Association of Long-Term Risk Factor Levels With Carotid Atherosclerosis: The Chicago Healthy Aging Magnetic Resonance Imaging Plaque Study (CHAMPS)

Jarett D. Berry, Anurag Mehta, Kai Lin, Colby R. Ayers, Timothy Carroll, Ambarish Pandey, Daniel B. Garside, Martha L. Daviglus, Chun Yuan, Donald M. Lloyd-Jones

Research output: Contribution to journalArticle


BACKGROUND: Absence of cardiovascular risk factors (RF) in young adulthood is associated with a lower risk for cardiovascular disease. However, it is unclear if low RF burden in young adulthood decreases the quantitative burden and qualitative features of atherosclerosis. METHODS: Multi-contrast carotid magnetic resonance imaging was performed on 440 Chicago Healthy Aging Study participants in 2009 to 2011, whose RF (total cholesterol, blood pressure, diabetes mellitus, and smoking) were measured in 1967 to 1973. Participants were divided into 4 groups: low-risk (with total cholesterol <200 mg/dL and no treatment, blood pressure <120/80 mm Hg and no treatment, no smoking, and no diabetes mellitus), 0 high RF but some RF unfavorable (≥1 RF above low-risk threshold but below high-risk threshold), 1 high RF (total cholesterol ≥240 mg/dL or treated, blood pressure ≥140/90 or treated, diabetes mellitus, or smoking), and 2 or more high RF. Association of baseline RF status with carotid atherosclerosis (overall mean carotid wall thickness and lipid-rich necrotic core) at follow-up was assessed. RESULTS: Among 424 participants with evaluable carotid magnetic resonance images, the mean age was 32 years at baseline and 73 years at follow-up; 67% were male, 86% white, and 36% were low-risk at baseline. Two or more high RF status was associated with higher carotid wall thickness (0.99±0.11 mm) and lipid-rich necrotic core prevalence (30%), as compared with low-risk group (0.94±0.09 mm and 17%, respectively). Each increment in baseline RF status was associated with higher carotid wall thickness (β-coefficient, 0.015; 95% CI, 0.004-0.026) and with higher lipid-rich necrotic core prevalence at older age (odds ratio, 1.26; 95% CI, 1.00-1.58) in models adjusted for baseline RF and demographics. CONCLUSIONS: RF status in young adulthood is associated with the burden and quality of carotid atherosclerosis in older age suggesting that the decades-long protective effect of low-risk status might be mediated through a lower burden of quantitative and qualitative features of atherosclerotic plaque.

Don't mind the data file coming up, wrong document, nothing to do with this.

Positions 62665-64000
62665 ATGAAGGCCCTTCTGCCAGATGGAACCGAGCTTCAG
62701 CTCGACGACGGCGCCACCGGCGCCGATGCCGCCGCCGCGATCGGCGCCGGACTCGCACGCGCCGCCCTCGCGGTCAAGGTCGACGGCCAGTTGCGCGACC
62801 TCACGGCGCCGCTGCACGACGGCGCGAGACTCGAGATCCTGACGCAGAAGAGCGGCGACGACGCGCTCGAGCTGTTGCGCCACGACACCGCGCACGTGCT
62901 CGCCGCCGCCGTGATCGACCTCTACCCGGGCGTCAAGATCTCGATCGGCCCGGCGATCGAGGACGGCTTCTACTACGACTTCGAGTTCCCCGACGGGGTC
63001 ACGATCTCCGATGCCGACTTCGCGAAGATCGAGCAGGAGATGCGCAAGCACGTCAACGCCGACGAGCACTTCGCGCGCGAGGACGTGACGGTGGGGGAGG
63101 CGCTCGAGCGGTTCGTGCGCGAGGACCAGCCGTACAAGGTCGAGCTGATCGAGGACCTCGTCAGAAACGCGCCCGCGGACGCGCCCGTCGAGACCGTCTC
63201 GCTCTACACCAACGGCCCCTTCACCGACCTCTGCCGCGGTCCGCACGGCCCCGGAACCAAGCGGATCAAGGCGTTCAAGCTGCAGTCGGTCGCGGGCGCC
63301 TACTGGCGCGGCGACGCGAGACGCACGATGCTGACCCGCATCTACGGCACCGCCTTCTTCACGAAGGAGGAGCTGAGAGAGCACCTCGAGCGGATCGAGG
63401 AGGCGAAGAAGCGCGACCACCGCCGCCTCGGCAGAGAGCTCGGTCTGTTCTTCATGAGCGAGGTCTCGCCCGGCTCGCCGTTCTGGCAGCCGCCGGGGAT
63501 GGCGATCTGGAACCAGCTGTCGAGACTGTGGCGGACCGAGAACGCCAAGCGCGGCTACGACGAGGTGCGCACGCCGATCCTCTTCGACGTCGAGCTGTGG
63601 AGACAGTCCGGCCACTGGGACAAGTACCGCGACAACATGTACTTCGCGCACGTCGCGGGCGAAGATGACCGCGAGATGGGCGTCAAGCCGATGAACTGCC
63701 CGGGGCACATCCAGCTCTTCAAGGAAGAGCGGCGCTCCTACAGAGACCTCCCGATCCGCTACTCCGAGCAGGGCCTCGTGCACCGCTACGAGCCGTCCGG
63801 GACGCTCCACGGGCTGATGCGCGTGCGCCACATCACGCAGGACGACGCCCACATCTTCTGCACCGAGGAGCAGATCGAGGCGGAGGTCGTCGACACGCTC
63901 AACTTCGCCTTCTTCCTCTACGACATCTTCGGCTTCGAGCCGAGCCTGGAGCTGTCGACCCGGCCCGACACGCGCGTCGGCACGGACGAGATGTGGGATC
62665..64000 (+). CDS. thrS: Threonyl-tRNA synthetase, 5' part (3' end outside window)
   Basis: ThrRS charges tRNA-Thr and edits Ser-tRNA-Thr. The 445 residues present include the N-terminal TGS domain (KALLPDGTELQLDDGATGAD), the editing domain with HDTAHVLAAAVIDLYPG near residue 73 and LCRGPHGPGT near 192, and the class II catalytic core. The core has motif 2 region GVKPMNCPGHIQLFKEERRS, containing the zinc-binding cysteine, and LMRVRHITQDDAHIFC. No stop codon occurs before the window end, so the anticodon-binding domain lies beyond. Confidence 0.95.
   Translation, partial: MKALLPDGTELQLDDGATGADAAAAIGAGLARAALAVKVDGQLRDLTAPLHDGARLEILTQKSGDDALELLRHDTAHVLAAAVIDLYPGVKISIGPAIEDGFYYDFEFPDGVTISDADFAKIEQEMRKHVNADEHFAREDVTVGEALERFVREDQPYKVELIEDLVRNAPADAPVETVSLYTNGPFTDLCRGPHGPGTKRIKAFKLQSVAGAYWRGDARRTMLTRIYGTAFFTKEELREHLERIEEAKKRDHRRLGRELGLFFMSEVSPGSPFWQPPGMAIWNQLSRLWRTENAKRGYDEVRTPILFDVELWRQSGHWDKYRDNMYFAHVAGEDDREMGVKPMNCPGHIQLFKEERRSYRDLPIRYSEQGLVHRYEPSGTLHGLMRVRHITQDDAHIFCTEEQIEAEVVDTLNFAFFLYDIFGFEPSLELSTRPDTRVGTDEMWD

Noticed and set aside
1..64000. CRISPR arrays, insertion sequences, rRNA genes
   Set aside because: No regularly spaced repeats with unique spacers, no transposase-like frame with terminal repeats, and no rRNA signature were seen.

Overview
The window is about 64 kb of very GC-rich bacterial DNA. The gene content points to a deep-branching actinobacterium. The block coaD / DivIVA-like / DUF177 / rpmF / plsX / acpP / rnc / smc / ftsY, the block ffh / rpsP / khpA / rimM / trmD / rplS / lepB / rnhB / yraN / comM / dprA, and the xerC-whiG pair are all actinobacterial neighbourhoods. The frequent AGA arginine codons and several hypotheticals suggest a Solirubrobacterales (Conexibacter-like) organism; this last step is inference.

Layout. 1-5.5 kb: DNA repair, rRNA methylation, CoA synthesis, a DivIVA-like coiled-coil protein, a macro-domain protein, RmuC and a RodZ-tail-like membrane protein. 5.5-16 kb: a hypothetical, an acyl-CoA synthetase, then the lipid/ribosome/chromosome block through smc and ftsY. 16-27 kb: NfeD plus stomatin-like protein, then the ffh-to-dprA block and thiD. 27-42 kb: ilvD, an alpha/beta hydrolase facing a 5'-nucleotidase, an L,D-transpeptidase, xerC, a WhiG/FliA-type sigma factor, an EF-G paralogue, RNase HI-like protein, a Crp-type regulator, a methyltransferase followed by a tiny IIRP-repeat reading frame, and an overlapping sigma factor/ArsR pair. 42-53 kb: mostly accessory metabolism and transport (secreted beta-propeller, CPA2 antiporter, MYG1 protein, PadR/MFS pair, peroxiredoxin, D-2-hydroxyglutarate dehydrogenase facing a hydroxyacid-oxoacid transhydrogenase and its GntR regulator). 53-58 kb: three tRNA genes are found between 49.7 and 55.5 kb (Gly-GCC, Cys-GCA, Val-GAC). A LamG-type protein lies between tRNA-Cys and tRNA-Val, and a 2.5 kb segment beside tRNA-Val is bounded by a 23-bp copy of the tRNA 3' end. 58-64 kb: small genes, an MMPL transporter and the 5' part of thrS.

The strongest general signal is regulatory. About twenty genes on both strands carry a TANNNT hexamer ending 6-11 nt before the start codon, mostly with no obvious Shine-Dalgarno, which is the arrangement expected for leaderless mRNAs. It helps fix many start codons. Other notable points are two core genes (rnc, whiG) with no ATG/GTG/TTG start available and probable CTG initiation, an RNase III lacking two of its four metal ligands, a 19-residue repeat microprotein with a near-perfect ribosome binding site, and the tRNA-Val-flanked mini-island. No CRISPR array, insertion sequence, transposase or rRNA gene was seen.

Original languageEnglish (US)
Pages (from-to)e009226
JournalCirculation. Cardiovascular imaging
Issue number9
StatePublished - Sep 1 2019
Externally publishedYes



  • atherosclerosis
  • blood pressure
  • diabetes mellitus
  • magnetic resonance imaging
  • risk factors

ASJC Scopus subject areas

  • Radiology Nuclear Medicine and imaging
  • Cardiology and Cardiovascular Medicine

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